Bob and I had lunch together and he felt better and arranged a golf game with some people he met on the boat. I asked him if he was sure he ought to play when he didn’t feel well, but he said it was swimming that upset him and not golf. I asked him if he wasn’t ever going to play golf again with me and he said yes some time, but he said it wasn’t much fun playing with me as I am so terrible that we can’t play any kind of a match and he likes to play with people he can bet with and he also said I look so awkward when I try to play that he is afraid people will laugh at me.

Yesterday I asked him if he didn’t want to go out in the glass bottom boat and look at the sea garden as we did when we were here before and he said yes we would go tomorrow, meaning today, but when I reminded him of it he told me to go alone or find somebody else to go with as he couldn’t get any thrill out of looking at a bunch of dirty sea weed. He did keep his promise to take me to tea out on the lawn where they dance.

The golf match had tired him out though and he wouldn’t dance but he would not admit he was tired but said he didn’t like the music and wished the orchestra would get up to date and play something besides old native tunes that the Negros down here made up. They really only played the native songs for one dance, but Bob has no ear and don’t know one tune from another. He insisted on me dancing with Mr. Granville whom he invited to our table.

We had tea and Bob said he felt like he needed something stronger than tea and he drank four highballs so I knew he wasn’t telling the truth when he said the golf hadn’t made him tired.

I was really very tired myself and I suggested that it would be a good thing for both of us if we had dinner in our room and we would go to bed right after and I would read to him. He said he wouldn’t like anything better though he could hardly understand me when I read because I mumble my words so, but he had asked some people he met on the boat to have a cocktail with him and they were people who might help him in a business way so he couldn’t get out of it, but if I met them too why it would mean we would probably have them on our hands the rest of the time we are here so he thought it would be a good idea for me to have dinner by myself and go to bed when I felt like it.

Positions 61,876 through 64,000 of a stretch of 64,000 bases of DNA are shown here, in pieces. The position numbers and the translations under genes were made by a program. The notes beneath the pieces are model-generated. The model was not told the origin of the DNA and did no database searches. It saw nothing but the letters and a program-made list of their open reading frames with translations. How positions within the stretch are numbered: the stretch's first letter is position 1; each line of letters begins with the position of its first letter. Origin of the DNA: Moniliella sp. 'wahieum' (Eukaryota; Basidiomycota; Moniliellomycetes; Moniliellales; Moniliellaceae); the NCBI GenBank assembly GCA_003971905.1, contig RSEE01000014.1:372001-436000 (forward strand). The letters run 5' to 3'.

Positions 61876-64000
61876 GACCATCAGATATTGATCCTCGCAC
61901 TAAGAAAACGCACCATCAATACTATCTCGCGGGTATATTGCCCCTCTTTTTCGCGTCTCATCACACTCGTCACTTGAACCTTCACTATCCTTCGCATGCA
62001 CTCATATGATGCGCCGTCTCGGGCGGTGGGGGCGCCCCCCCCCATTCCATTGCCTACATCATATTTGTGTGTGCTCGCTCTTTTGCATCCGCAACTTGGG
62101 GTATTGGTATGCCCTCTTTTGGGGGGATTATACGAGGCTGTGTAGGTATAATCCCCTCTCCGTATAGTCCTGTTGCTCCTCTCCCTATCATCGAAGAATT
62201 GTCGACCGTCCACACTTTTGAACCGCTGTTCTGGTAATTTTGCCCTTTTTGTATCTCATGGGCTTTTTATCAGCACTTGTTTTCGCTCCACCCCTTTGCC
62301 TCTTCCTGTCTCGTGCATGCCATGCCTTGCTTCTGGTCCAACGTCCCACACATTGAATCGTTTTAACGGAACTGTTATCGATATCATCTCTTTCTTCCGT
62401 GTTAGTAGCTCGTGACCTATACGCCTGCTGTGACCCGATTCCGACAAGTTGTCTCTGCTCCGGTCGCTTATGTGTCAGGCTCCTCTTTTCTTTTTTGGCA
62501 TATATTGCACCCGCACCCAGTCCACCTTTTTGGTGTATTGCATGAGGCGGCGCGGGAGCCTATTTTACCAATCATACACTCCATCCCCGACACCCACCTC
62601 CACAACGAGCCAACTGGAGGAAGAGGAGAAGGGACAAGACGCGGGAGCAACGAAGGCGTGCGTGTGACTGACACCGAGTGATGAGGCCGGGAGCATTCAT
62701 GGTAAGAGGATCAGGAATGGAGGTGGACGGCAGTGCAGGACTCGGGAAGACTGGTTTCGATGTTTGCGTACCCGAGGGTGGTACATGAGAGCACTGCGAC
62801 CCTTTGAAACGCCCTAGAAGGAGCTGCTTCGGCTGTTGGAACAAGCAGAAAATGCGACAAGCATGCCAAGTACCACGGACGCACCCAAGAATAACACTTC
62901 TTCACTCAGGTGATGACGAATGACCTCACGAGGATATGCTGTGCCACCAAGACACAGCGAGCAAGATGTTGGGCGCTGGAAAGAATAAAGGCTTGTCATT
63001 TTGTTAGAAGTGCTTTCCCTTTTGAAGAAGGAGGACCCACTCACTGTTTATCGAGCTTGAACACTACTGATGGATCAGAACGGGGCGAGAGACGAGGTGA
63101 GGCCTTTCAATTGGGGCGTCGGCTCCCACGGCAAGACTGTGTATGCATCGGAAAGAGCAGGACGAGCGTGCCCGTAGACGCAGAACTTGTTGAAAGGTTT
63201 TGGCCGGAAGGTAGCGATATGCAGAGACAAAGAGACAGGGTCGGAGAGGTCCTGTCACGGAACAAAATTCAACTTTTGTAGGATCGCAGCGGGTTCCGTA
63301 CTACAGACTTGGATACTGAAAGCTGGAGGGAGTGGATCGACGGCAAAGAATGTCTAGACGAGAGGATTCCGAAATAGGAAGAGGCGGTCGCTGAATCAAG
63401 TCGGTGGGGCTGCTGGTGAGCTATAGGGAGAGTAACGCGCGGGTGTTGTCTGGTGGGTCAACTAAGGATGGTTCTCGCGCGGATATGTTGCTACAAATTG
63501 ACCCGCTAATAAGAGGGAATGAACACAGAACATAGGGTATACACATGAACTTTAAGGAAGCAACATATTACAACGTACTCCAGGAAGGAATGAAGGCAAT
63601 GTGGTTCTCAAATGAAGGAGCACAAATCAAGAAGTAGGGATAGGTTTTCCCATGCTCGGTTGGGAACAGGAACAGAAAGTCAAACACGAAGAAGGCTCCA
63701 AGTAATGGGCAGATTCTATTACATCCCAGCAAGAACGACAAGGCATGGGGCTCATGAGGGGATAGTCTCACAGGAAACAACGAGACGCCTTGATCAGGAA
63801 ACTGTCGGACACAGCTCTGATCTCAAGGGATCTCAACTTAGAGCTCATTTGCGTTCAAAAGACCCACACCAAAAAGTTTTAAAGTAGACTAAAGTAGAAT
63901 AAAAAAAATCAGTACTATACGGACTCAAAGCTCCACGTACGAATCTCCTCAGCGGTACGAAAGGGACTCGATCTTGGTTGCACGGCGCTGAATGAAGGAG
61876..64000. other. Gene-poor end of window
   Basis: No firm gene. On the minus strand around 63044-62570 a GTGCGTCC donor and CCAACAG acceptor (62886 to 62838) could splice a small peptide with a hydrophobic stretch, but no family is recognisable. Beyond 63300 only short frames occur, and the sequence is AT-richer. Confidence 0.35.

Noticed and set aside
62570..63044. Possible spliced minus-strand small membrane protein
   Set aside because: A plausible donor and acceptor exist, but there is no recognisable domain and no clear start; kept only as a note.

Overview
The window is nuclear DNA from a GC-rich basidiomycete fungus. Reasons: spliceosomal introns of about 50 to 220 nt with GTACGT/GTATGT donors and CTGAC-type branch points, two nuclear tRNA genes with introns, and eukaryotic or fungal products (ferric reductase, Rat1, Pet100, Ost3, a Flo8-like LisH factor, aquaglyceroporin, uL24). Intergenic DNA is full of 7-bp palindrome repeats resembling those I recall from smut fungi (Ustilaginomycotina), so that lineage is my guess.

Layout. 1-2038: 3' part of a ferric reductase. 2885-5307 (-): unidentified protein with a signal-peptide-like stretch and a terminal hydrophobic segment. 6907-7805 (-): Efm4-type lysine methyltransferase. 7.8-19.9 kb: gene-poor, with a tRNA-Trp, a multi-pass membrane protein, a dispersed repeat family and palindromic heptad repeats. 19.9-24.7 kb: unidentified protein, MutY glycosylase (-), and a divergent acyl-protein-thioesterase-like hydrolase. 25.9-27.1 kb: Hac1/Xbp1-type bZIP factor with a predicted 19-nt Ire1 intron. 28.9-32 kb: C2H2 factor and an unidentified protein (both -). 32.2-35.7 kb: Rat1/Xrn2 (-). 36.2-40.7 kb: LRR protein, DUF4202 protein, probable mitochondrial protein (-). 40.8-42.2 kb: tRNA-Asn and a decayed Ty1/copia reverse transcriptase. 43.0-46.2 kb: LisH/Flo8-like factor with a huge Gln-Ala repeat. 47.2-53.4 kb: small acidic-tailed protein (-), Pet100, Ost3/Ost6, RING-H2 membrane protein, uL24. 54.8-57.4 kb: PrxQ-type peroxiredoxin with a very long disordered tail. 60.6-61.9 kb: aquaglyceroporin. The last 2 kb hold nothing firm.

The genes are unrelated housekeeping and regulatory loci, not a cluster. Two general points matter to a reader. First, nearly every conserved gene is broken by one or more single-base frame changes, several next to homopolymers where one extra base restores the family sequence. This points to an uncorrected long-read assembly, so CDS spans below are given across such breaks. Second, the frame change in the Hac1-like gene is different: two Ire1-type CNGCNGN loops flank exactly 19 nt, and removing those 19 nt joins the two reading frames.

After dinner he phoned up to say that he got tangled up in a bridge game with these people and I had better go to bed and not wait for him. But I know he will have some things to tell me about these people when he comes in and he tells things in such an amusing way that I hate to miss it and maybe by tomorrow morning he won’t remember half the things that happened.

The weather has been heavenly and we are having a simply wonderful time and I wish some time you could come down here and spend a week or two as it is simply heavenly and I don’t believe there is another place like it in the world.

Am out of stationery so this will have to be “continued in our next.”



Nassau, Bahamas, Feb. 8.

Dearest Esther:

I have been having dinner in the room again as I did not feel like dressing up and going downstairs. Bob was tired out too and wanted to stay here with me, but those people he met on the boat insisted on him having a cocktail with them and as long as he had to get dressed for that he thought he might as well eat in the dining room and now he is playing bridge with them again as they couldn’t find a fourth without him. They are a Mr. and Mrs. Griffin and Mrs. Griffin’s sister, Miss Cutts, and he met them on the boat coming down. Mr. Griffin is in a position to do Bob some good in a business way and that is why Bob don’t like to refuse their invitations.

This morning I went over to the beach with Mr. Granville and Bob played golf with some people he met on the boat. As we were coming back from the beach a man stopped us who takes pictures and he wanted to take a picture of Mr. Granville and me together but I thought that wouldn’t look right so I let him take my picture alone and while he was taking it Bob came along and he had just come back from his golf game and when he saw me getting my picture taken he teased me about it and said I must think I was a movie star, or somebody, getting my picture taken all the time.

I said I was just having it taken for him and he said I needn’t waste money on pictures of myself for him as he already had enough of them and I better send these to my friends who were always asking me for my picture. So if they are good I will send you one and send some to the other girls too.